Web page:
Chris was unable to leave home while suffering from the hiccups
He tried yoga, hypnotherapy, acupuncture, pickled plums, mustard, vinegar and every single way you could imagine to drink water but now Chris Sands, the man who suffered hiccups for over two and a half years, has finally been cured.
After a chance diagnosis while filming for a Japanese documentary, the 26-year-old had surgery to remove a tumour found on his brain stem.
Surgeons believed this was what was causing the hiccups.
"When I found out, I just dropped," said Chris Sands.
"It was lucky there was a chair underneath me because I would have dropped to the floor. I was in tears and I didn't know what to do.
It has ruined my life pretty much
"It could have killed me at any time."
Mr Sands, who is an aspiring musician and lives in Timberland near Woodhall Spa in Lincolnshire, first got the hiccups in September 2006 and, after a few days, began searching for a diagnosis.
After finding that hiccups could be linked to brain tumours, he went to visit a doctor.
"They said, 'don't worry about it, it's probably just linked to your heartburn, here's some Gaviscon'," he said.
The hiccups went away but returned for good in February 2007.
What followed was a two-year search for something to stop the hiccups that took him to the other side of the world.
"When you first tell people about the hiccups they do laugh straight away and I suppose they don't think about how debilitating it is.
"It has ruined my life pretty much."
The problem has prevented him from working, driving, leaving home and even finding a girlfriend.
Chris tried a number of unusual things like cupping while searching for a cure
While searching for a breakthrough, Mr Sands appeared on television both in the UK and Japan.
From these appearances, a Japanese doctor called Dr Kagyama offered to come and stay with him in an attempt to find a cure.
"That crazy man was absolutely fantastic," Mr Sands said.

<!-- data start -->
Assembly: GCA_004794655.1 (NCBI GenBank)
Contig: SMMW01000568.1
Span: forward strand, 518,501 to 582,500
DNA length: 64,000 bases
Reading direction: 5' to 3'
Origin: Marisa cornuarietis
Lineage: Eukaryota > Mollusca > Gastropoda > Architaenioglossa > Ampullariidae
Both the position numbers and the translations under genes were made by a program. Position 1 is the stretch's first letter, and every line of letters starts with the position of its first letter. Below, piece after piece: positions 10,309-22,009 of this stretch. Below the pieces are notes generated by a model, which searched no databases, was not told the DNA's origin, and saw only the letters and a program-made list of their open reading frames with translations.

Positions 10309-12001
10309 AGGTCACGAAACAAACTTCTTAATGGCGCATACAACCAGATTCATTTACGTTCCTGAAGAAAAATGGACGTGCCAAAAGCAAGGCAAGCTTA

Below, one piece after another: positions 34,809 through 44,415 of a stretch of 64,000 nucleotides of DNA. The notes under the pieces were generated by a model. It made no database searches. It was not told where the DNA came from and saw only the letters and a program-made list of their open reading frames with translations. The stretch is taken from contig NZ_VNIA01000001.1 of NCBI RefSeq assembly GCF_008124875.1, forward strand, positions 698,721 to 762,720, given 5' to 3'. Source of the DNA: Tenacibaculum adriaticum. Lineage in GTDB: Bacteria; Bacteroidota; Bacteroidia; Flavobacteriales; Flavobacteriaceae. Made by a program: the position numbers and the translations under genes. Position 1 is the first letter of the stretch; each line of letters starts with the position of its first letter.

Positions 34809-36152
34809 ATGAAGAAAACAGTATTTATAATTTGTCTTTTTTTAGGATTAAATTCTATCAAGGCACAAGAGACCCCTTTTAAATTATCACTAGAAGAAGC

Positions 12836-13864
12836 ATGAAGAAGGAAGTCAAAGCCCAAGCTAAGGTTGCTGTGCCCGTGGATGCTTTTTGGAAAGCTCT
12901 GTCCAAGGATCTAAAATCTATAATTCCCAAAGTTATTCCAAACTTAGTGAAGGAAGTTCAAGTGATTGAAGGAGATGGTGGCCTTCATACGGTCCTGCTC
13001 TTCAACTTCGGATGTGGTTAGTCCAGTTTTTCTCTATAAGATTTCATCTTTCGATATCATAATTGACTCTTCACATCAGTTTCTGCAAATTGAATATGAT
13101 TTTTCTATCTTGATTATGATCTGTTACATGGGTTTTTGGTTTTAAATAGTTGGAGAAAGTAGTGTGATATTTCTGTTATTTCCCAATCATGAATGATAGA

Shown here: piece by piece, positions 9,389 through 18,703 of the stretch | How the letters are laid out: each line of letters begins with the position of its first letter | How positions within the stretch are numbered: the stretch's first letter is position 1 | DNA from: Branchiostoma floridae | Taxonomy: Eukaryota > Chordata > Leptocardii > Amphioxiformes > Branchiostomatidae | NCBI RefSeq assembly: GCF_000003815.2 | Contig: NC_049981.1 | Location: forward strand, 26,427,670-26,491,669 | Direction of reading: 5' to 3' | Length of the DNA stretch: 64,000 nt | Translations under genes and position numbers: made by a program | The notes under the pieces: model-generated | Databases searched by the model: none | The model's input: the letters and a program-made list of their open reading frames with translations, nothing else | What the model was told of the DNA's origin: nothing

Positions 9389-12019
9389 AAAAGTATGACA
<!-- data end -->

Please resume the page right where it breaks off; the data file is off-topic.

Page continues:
Dr Kagyama tried a number of alternative therapies over the course of a week and, as his patient put it, "he loved to torture people".
"He wanted to put a giant needle at the base of my neck in behind my ribcage all the way down into my diaphragm.
"He said 'look, if I hit an artery or anything en route, then, well, you're dead'."
Mr Sands politely declined the offer.
Shortly after Dr Kagyama's visit, he received a phone call from the Japanese TV programme he had first appeared on, offering him the chance to try some new suggestions.
"They said they had such a massive response from the public.
"The programme had 400 or 500 different cures sent in and they wanted to fly me over to Japan to try them."
Straight off the plane, his first day was spent with a hiccup specialist who had been studying the condition for years.
It was there that he underwent the MRI scan that revealed the tumour.
If they had done an MRI scan in England, they probably would have found [the tumour]
The man who diagnosed Mr Sands in Japan, Dr Condo, said: "CT scans are extremely poor at detecting in this area - unless you use an MRI scan you won't be able to detect it.
"If they had done an MRI scan in England, they probably would have found it."
But Chris is not angry about the way he way was treated.
In fact, despite being offered the opportunity to have the operation in Japan, he chose to return to England.
"Everyone else seems to mean harm to the NHS for various reasons but I really don't.
"They probably should have done [an MRI exam] but it just never happened.
"I don't blame anyone and I got treated well no matter where I went."
Chris underwent a three-hour procedure last September which removed two-thirds of the tumour.
And the hiccups have subsided. Four months after the surgery he seems to be well on the way to being cured.
"I still get bouts [of hiccups] from time to time but I'm expecting that to completely disappear in a couple of months - it's just due to the swelling [from the operation].
"Before this whole thing started I hadn't even had a tooth out and now I've got a six-inch scar down the back of my neck, so they'd better go."
Before the surgery, Chris was warned that he may suffer some problems with his left arm and leg and may have to use a walking stick in the months following the surgery.
"Everything is slowly getting better but it is a long haul recovery.
"It's going to take 18 months but it is progressing.
"My left arm is still pretty rubbish but I'm just about able to play guitar again, which is really nice.
"We just had a band practice. I didn't perform very well but it's just nice to get back to that - such a good, positive feeling."
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